Engineering Headlines

People and robots are getting closer at the workplace

Close cooperation
“Hello, colleague” the robot will not say. And yet humans and robots will increasingly work hand in hand in the future.

Robotics is one of the trend themes at Hannover Messe. The man machine collaboration belongs to the factory of the future and thus to the industry 4.0.

So much is certain: in the factory of the future, people and robots work side by side in a confined space, without the fences of machines being used to protect people.

Today, industrial robots are more of a force which winds up their work according to a fixed program and without regard for people who are ruthless.

 Whoever gets in the way has a painful problem. In the future, the focus will be on human-robot collaboration (MRK), the Collaborative Robot, Cobot for short, is the new star of industry 4.0.

The trend is towards the Cobot

According to forecasts by the International Federation of Robotics, around 1.4 million new industrial robots are to be installed around the world, including numerous cobots.

“Smaller companies in particular need cost-efficient, easy to use solutions if they want to take advantage of the opportunities offered by industry 4.0,” says Arno Reich, department manager for the automation units at Hannover Messe.

“This is where the Cobots come into play.”

The issue of safety is at the top of the agenda.

The Fraunhofer Institute for Factory Operation and Automation IFF headquartered in Magdeburg conducts research on tactile and capacitive sensor systems and safe kinematics, carries out collision tests and develops systems for sensory monitoring of workspaces.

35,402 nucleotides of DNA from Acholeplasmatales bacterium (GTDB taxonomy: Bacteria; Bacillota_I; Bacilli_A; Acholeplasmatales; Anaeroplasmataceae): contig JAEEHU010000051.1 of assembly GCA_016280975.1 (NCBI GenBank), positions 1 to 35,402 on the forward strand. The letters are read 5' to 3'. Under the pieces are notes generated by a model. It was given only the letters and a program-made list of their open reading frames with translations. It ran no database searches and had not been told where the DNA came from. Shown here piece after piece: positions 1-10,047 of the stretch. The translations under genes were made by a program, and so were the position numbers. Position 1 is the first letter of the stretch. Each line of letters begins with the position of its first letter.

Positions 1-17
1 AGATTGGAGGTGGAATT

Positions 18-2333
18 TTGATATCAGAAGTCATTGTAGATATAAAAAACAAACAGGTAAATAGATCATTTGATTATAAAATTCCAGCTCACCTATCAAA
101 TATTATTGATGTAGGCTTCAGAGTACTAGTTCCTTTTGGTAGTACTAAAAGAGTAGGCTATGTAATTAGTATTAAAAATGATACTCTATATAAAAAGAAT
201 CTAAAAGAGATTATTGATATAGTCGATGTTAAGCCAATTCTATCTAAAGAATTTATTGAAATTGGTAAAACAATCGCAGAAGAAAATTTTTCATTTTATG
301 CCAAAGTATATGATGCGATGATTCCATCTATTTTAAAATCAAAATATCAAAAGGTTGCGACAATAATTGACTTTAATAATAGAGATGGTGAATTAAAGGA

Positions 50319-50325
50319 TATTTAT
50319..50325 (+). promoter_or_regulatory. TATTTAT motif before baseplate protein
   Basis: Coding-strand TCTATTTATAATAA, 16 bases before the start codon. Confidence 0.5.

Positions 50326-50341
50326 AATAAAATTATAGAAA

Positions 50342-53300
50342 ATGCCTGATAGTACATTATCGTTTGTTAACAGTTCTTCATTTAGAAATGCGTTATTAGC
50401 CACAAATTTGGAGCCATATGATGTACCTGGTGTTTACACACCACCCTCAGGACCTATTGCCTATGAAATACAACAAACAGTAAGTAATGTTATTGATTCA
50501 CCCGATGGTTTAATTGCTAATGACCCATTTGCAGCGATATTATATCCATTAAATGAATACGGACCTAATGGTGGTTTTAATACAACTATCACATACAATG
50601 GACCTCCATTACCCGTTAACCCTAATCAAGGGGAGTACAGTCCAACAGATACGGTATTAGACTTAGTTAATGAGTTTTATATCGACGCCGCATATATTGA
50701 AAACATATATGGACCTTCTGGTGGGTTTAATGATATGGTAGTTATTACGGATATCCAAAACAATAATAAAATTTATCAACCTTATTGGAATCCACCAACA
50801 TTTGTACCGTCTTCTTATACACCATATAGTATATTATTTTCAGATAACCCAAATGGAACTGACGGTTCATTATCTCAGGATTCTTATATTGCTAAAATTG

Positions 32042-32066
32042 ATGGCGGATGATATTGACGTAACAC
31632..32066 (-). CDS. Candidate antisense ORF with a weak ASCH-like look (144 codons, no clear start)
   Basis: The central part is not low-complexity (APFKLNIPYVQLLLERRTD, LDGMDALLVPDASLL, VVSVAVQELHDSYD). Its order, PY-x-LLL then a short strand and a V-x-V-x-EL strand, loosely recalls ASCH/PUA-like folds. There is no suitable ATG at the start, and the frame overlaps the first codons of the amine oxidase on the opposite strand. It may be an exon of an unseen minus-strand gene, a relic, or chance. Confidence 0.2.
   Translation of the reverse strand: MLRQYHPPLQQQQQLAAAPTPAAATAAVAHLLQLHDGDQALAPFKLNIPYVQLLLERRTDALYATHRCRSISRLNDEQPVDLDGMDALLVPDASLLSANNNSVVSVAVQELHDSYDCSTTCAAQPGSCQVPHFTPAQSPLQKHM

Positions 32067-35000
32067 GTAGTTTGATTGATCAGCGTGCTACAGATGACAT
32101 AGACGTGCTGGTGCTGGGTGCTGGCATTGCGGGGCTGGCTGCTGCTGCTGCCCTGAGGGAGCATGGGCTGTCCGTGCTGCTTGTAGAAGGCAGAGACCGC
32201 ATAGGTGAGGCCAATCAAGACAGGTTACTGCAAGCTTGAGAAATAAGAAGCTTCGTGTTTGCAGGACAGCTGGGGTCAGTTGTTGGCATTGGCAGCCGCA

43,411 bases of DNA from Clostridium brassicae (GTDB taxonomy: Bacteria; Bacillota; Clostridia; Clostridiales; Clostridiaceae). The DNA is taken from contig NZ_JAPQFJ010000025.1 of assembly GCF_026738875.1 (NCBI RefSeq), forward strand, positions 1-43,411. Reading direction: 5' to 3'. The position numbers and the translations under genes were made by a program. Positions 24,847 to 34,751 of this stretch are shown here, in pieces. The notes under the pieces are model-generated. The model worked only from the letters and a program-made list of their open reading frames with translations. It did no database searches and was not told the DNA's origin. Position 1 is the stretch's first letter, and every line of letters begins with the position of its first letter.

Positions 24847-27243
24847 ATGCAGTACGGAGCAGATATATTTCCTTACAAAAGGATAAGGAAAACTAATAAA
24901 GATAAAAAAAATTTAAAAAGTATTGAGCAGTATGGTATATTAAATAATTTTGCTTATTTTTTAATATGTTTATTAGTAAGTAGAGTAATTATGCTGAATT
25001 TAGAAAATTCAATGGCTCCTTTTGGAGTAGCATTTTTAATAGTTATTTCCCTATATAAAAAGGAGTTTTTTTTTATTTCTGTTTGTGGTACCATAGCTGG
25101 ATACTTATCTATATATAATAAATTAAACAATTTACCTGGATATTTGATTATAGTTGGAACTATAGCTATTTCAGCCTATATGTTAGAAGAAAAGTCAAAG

“We are developing technologies that enable robots to move freely among us, and which, on the other hand, allow people to work with the machine intuitively without any risk of injury,” explains Dr. Norbert Elkmann, Business Unit Manager Robotic Systems at Fraunhofer IFF.

Volkswagen is relying on MRK for golf

Since last summer, Volkswagen has been using MRK in the production of its Golf series in its Wolfsburg factory.

Colleagues robots help with the drive set-up pre-assembly, this is the completion of the individual drive set components to a mountable motor.

While the operator screwed the starter, the robot mounted the so-called pendulum support parallel to the same drive set.

This is due to the drive set at a location that is difficult for people to access.

No fence separates man and machine, the force sensors in the robot perceive every touch or force. When a contact occurs, the robot freezes its movements immediately.

 “The bolting of the pendulum support in the drive set-up assembly is the first MRK application in a vehicle-branded Volkswagen factory,” says Martin Goede, who heads the technology planning and development department at Vr

Robots must be mobile

For the Augsburger robotic specialist Kuka, MRK must even be mobile in order to increase production efficiency. “The goal is a capacity of more than 20,000 robots per year in Augsburg,” explains Andreas Ostermann von Roth, Executive Vice President Operations at Kuka Roboter.

 Therefore, the robot production in Augsburg is now supported by a mobile robot.

Minimum wage also for robots

The business idea of Matthias Krinke shows just how far the Cobots have already been in production.

He is the founder of Robocene, according to his own statements, the world’s first personnel recruitment and robotic time keeping company.

 Krinke promises that the Robocene mediated robots receive the current minimum wage of 8.84 euros.

“You can use the robots as a security assistant or as a cashier at the supermarket,” says the Cobot mediator, who manages himself without employees.

“I do not need any staff, I have robots.”

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